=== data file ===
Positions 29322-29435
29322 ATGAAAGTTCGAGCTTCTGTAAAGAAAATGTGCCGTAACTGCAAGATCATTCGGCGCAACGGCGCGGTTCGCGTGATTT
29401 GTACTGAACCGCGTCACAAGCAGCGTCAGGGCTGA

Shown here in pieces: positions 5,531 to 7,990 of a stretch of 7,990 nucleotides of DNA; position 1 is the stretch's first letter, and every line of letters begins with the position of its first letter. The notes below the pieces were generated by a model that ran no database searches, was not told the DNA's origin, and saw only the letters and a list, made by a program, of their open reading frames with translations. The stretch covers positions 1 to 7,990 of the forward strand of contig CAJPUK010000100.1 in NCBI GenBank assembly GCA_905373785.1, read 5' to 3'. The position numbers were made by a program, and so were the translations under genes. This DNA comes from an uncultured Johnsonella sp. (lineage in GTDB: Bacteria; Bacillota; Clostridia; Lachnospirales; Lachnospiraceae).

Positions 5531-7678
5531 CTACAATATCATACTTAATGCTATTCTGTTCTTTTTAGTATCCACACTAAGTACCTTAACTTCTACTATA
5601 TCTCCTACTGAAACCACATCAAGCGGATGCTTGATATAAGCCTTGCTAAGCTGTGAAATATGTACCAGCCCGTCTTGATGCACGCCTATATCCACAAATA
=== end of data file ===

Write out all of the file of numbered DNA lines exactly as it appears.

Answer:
Positions 29322-29435
29322 ATGAAAGTTCGAGCTTCTGTAAAGAAAATGTGCCGTAACTGCAAGATCATTCGGCGCAACGGCGCGGTTCGCGTGATTT
29401 GTACTGAACCGCGTCACAAGCAGCGTCAGGGCTGA

Shown here in pieces: positions 5,531 to 7,990 of a stretch of 7,990 nucleotides of DNA; position 1 is the stretch's first letter, and every line of letters begins with the position of its first letter. The notes below the pieces were generated by a model that ran no database searches, was not told the DNA's origin, and saw only the letters and a list, made by a program, of their open reading frames with translations. The stretch covers positions 1 to 7,990 of the forward strand of contig CAJPUK010000100.1 in NCBI GenBank assembly GCA_905373785.1, read 5' to 3'. The position numbers were made by a program, and so were the translations under genes. This DNA comes from an uncultured Johnsonella sp. (lineage in GTDB: Bacteria; Bacillota; Clostridia; Lachnospirales; Lachnospiraceae).

Positions 5531-7678
5531 CTACAATATCATACTTAATGCTATTCTGTTCTTTTTAGTATCCACACTAAGTACCTTAACTTCTACTATA
5601 TCTCCTACTGAAACCACATCAAGCGGATGCTTGATATAAGCCTTGCTAAGCTGTGAAATATGTACCAGCCCGTCTTGATGCACGCCTATATCCACAAATA